10. Johann Johannsson – Orphee
A incredibly productive year for Johann Johannsson, what with scoring Arrival, releasing Orphee and a range of other stuff. This beautiful record was a sure top ten entry from the minute I heard it – imagine a Ludovico Einaudi album with all the pompous and mawkish bits replaced with genuinely moving imaginary film soundtracks. Really great.
9. Saaad – Verdaillon
A prime marker for 2016 being the year my musical taste disappeared up its own arse, this is an album constructed almost entirely from the manipulated and processed sounds of a church organ – but it’s completely gorgeous. Reminiscent of the deep reverb experiments of Stuart Dempster coupled with the drone skills of Rafael Anton Irisarri, it’s subtle, detailed and completely immersive.
8. Aesop Rock – The Impossible Kid
Almost 20 years in the game, and still a step ahead of the competition – there aren’t many who can compete with Aesop Rock’s dense, inventive flow of images, references and ideas, and on The Impossible Kid, the accompanying music matches it blow for blow.
7. Eluvium – False Readings On
I can’t decide which is more impressive: Eluvium’s desire to keep moving what he does into completely new areas, or his ability to do so with such bravura. False Readings On brings in the human voice, lending a dense spirituality to pieces like the frankly astonishing ‘Beyond the Moon for Someone in Reverse’, which is as if descended from a church in heaven.
6. Matt Robertson – In Echelon
Out of nowhere (for me at least), one of the electronica albums of the year. Beautiful, full and warm synths touching on ambient in places, some really solid Andy Stott-style drum and bass programming, and a lovely blend of electronic and organic reminiscent of John Hopkins. Melodic, beat-driven electronics simply done really, really well.
5. Adam Bryanbaum Wiltzie – Salero OST
Part two of the answer to “what do I do while I wait for a new Stars of the Lid album?” comes in the form of an actual member of SOTL, Adam Bryanbaum Wiltzie, whose soundtrack to a movie about the Bolivian salt flats, is a stunner. There are some trademarks of A Winged Victory for the Sullen in his droning, grandiose use of strings, and elsewhere there are subtle electronics blended in to give the feel of a more stately, measured Clint Mansell soundtrack.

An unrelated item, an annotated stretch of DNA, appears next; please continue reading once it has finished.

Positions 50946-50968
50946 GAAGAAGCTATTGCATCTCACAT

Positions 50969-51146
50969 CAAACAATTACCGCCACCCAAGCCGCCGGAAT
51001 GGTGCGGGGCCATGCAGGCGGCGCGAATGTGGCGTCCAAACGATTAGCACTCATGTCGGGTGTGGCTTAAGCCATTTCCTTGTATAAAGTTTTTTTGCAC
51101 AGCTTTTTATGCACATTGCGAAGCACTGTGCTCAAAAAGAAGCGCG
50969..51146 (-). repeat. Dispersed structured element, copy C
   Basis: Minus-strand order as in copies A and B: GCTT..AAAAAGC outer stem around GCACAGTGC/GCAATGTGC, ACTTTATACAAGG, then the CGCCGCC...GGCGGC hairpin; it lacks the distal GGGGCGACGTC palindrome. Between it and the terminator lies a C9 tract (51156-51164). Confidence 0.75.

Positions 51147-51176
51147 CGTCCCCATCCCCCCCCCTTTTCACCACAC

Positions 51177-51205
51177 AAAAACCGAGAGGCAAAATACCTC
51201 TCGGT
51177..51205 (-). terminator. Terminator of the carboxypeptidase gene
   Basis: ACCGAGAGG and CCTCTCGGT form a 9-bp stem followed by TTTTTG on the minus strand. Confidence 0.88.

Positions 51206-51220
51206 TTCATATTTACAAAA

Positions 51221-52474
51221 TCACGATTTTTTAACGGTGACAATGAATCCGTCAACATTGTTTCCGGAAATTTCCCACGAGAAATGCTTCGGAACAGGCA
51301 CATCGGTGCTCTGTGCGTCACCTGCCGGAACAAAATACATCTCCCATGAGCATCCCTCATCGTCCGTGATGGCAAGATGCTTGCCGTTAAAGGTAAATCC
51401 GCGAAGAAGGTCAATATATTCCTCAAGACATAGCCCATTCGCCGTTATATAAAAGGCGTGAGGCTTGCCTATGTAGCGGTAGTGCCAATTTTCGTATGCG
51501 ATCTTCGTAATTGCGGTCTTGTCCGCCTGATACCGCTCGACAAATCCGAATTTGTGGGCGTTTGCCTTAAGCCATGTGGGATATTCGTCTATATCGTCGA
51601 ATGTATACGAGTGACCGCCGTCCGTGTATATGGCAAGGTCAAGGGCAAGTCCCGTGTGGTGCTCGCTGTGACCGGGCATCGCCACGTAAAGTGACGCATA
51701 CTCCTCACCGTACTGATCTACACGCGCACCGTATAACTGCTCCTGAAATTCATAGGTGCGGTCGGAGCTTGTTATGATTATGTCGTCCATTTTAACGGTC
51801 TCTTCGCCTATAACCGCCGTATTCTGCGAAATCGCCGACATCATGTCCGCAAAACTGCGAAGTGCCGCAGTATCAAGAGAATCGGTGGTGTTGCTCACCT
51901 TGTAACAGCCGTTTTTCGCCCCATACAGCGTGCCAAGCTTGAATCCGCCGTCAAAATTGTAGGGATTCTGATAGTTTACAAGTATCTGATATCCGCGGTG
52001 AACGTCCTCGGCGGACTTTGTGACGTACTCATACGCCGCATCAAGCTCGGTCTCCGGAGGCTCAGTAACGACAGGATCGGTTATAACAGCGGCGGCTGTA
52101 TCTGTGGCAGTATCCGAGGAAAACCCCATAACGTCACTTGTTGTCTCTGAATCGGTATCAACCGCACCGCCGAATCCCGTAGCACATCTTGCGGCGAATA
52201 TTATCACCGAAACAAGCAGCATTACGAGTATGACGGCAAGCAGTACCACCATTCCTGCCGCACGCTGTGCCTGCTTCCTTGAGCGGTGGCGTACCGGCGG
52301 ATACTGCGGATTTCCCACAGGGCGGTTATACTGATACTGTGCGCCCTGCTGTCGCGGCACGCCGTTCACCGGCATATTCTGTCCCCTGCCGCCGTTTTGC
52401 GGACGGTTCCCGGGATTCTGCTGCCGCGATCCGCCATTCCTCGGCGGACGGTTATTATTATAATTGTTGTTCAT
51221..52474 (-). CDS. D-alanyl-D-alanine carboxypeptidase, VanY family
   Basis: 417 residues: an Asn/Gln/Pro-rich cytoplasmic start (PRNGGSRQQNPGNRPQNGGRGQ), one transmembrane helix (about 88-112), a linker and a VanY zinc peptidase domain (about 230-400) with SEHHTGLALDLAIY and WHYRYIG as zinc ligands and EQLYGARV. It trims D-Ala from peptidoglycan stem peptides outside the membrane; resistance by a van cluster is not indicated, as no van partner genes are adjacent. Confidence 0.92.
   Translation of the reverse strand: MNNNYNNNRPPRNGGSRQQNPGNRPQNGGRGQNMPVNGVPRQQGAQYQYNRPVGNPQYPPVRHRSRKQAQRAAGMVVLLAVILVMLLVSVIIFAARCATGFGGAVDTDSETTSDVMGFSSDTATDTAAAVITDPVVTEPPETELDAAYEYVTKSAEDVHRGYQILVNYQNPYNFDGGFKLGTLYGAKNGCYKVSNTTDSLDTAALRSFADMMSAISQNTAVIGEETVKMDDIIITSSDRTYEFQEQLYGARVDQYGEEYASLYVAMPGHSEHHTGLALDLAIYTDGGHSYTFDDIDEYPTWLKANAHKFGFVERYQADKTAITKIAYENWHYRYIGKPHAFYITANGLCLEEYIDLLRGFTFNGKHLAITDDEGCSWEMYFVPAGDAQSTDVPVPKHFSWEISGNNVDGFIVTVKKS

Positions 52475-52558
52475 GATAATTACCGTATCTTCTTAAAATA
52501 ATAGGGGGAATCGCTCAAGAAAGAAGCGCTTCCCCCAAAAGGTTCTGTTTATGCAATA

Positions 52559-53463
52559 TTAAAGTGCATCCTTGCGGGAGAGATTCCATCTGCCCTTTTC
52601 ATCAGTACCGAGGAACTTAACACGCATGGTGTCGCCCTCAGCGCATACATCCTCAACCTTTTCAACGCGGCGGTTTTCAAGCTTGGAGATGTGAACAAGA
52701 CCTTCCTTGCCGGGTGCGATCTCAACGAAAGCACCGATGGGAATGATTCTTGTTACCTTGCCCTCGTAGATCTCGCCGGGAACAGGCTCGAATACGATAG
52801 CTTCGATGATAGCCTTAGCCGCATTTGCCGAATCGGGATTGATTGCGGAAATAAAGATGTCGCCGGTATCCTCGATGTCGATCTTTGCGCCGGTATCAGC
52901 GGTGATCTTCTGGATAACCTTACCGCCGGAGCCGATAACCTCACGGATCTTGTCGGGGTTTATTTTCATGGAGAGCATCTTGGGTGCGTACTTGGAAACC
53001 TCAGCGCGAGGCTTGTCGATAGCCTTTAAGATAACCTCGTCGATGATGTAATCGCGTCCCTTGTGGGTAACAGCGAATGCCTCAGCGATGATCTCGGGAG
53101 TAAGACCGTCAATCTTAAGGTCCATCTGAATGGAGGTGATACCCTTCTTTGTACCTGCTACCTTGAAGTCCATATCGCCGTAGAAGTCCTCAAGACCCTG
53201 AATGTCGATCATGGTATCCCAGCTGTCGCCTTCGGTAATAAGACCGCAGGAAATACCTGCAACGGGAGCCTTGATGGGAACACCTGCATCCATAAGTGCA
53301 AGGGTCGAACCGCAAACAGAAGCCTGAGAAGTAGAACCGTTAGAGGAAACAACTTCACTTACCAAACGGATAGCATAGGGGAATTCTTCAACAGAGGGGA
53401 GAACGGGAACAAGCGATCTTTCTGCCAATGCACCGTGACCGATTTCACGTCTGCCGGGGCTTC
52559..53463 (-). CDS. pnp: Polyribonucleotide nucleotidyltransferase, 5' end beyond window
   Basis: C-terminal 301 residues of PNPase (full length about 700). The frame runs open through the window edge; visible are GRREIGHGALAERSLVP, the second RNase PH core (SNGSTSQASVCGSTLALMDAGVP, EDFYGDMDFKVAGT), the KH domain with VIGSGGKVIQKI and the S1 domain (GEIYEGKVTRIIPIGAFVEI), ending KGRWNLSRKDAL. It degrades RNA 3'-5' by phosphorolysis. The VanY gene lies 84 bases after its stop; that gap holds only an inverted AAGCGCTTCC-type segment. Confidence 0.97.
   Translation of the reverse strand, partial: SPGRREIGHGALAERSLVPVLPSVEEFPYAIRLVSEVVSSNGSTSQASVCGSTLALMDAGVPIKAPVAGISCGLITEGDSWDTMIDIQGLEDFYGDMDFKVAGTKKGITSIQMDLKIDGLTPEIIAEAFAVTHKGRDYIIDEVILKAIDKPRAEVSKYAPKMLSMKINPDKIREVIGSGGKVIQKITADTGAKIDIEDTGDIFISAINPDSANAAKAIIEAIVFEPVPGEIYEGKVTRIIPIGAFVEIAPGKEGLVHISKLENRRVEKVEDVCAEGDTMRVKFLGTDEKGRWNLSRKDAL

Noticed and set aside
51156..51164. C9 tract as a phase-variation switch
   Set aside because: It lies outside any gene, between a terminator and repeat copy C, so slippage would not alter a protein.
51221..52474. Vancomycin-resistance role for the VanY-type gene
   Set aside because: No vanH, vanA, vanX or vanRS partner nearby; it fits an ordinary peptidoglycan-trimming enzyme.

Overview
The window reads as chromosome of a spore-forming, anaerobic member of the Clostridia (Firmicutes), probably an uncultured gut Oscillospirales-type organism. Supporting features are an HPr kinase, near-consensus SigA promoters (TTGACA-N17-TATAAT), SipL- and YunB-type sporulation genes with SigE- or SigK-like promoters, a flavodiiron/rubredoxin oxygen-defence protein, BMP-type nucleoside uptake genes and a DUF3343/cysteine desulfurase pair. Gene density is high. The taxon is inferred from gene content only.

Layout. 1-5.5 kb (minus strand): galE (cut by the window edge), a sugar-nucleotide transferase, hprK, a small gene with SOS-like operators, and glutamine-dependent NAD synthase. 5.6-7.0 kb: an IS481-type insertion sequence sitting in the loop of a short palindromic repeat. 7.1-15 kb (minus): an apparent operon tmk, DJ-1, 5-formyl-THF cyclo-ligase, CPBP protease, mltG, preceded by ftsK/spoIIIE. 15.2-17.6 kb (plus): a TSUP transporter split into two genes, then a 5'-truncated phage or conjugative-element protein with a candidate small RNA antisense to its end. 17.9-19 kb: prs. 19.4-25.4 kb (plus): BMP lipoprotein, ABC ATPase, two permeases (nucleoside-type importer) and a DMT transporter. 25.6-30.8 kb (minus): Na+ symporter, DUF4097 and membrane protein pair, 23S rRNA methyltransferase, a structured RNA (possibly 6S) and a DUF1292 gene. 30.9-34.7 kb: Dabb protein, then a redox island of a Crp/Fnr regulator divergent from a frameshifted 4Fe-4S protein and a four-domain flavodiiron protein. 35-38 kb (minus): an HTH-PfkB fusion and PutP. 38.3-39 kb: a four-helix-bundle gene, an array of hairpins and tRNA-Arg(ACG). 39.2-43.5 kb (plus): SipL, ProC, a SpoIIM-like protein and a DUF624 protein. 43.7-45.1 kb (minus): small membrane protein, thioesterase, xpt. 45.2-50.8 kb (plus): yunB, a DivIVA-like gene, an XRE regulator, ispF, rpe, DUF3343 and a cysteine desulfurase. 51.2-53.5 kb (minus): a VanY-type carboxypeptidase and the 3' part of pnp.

4. Tangents – Stateless
Congrats to Tangents, who have so successfully out-Tortoised Tortoise that the (slightly disappointing) new Tortoise album doesn’t make the list. This is an ace collection of skittering drums, changing time signatures, beds of electronics and so on, sounding refreshed and energetic the way Tortoise did around “Beacons of Ancestorship”. Some of it even sounds semi-improvised without being rubbish.
3. Josefin Ohrn & The Liberation – Mirage
A band created in a laboratory specifically to sell records to krautrock and Stereolab fans. This bit sounds like Stereolab! This bit sounds like Jane Weaver! This bit sounds like Can! This bit sounds like Broadcast! I’ll take 100 copies!
2. Ian William Craig – Centres
Next-level stuff from Ian William Craig, who really doesn’t sound like anyone else. What he can produce with his voice and a few cassette machines is astonishing. In a time when so much sounds the same, a unique voice like his is to be treasured.
1. Be – One
An album with a unique beginning – as the soundscape for the UK Pavilion at the Milan Expo in 2015 – has crept up over the course of 2016 to become the record I keep going back to most frequently. The original concept was to create a soundscape activated by live-streamed signals from a beehive – a live feed of beehive sounds was played while musicians improvised an accompaniment in the key of C (not B, unfortunately). The project moved on from here to become this extraordinary album. The sounds of 40,000 bees mix with a stunning musical accompaniment of rare beauty, something akin to The Flowers of Hell jamming inside an apiary. It’s completely mesmerising, revealing new layers of subtle detail and intricacy on every listen, and proves that music can come from a conceptually interesting place without compromising on, well, sounding REALLY GREAT. Album of the year.